The year in movies

The RN&R’s movie critic looks back at the good, the bad and the truly awful films released in 2000

<i>Thirteen Days </i>

Thirteen Days

The year 2000 was a decent year for films, even if it was scheduled by studio executives on crack. When looking back, the top films of the year were actually quite decent. We just had to wait for the last couple of weeks in December to see most of them.

Here in Reno, much of the year-end rush trickled into January. Thanks to some shameless begging at the desks of my editors, this annual year-end assessment comes a bit delayed, so that films like O Brother, Where Art Thou?, Thirteen Days, Cast Away and Traffic could be considered. To put it plainly, my Top 10 list was only six movies long a few weeks ago.

There were some pretty flaccid movie weeks in 2000. It’s hard to recall a summer movie season as boring and useless as the one we just experienced. Summer is supposed to be the time for Event Movies, with movie nerds clamoring for the Friday paper to see what potential cinematic jewels will be thrown at their faces that weekend. The lack of blockbuster fun carried on into a rather boring holiday stretch as well.

<i>The Perfect Storm</i>

You’re in trouble when the big-budget, science fiction event movie of the summer is John Travolta’s Battlefield Earth. And while Dr. Seuss’ How the Grinch Stole Christmas was mildly enjoyable, it’s sad to see a movie like that score the year’s biggest box office gold, while next to nobody experienced the likes of Almost Famous, Jesus’ Son and High Fidelity.

It’s worth noting that over 60 percent of the films I saw this year rated just “good” or below (see the sidebar). In fact, I had a difficult time culling my Top 10 worst. The bad films were so bad and bountiful that Battlefield Earth was spared a berth.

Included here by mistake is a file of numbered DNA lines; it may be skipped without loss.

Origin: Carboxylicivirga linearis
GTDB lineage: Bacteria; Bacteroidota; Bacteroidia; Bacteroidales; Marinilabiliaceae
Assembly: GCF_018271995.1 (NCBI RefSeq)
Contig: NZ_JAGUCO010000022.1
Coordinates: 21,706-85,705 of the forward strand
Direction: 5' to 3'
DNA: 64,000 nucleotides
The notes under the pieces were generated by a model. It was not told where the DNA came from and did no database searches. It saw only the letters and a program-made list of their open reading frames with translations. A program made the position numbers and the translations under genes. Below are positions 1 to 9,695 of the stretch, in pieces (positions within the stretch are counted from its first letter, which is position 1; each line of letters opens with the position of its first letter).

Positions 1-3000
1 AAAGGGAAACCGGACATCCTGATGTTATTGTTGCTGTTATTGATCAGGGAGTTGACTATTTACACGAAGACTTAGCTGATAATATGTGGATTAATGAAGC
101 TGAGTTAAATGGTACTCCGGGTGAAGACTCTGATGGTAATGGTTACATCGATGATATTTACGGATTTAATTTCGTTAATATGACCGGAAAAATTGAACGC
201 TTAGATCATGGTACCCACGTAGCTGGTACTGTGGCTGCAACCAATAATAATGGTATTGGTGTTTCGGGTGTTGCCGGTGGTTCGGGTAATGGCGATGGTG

On a very sad note, this was the year that claimed my baby, my sweetheart, the Keystone II Cinema. One of the few cornerstones of “art” in this nutty city has died, and it didn’t have to happen. While I confess a preference for something like X-Men on the larger screen and superior (when it’s working) sound system combo that Century offers, the loss of the Keystone II kept us from seeing films like Crouching Tiger, Hidden Dragon, Dancer in the Dark, Requiem for a Dream and the critically acclaimed You Can Count on Me. I also miss those couches.

Please, if there is any justice in this city, let us get our art theater back. While I’m at it, if we should ever get another chance at a movie house devoted to art films, let’s patronize it to major, downright annoying extremes so we don’t lose it again. We blew it the last time around.

<i>Erin Brockovich</i>

The best
Thankfully, the film year did rally big time in December. The year’s best weren’t as inventive as some of last year’s triumphs, like Being John Malkovich and Magnolia, but when scanning over my Top 10 and its runners-up, there are plenty of movies to like and even love. I am presenting my Top 10 lists in ascending order, trying to create some fun for you, so don’t skip ahead! Alas, please take into consideration that this list is subject to revision. I haven’t seen films like Shadow of the Vampire as of yet, so this is a work in progress.

10. Thirteen Days
The only problem with Kevin Costner’s Boston accent in this drama about the Cuban Missile Crisis is that we know what he normally sounds like, and the accent is perhaps too good. Director Roger Donaldson does a remarkable job of maintaining high intensity in a story where most of us know how things conclude. Costner returns to form (he is a decent actor, you know) with Jack and Robert Kennedy expertly portrayed by Bruce Greenwood and Steven Culp. Steven Culp is Robert Kennedy. It’s frightening.

9. Wonder Boys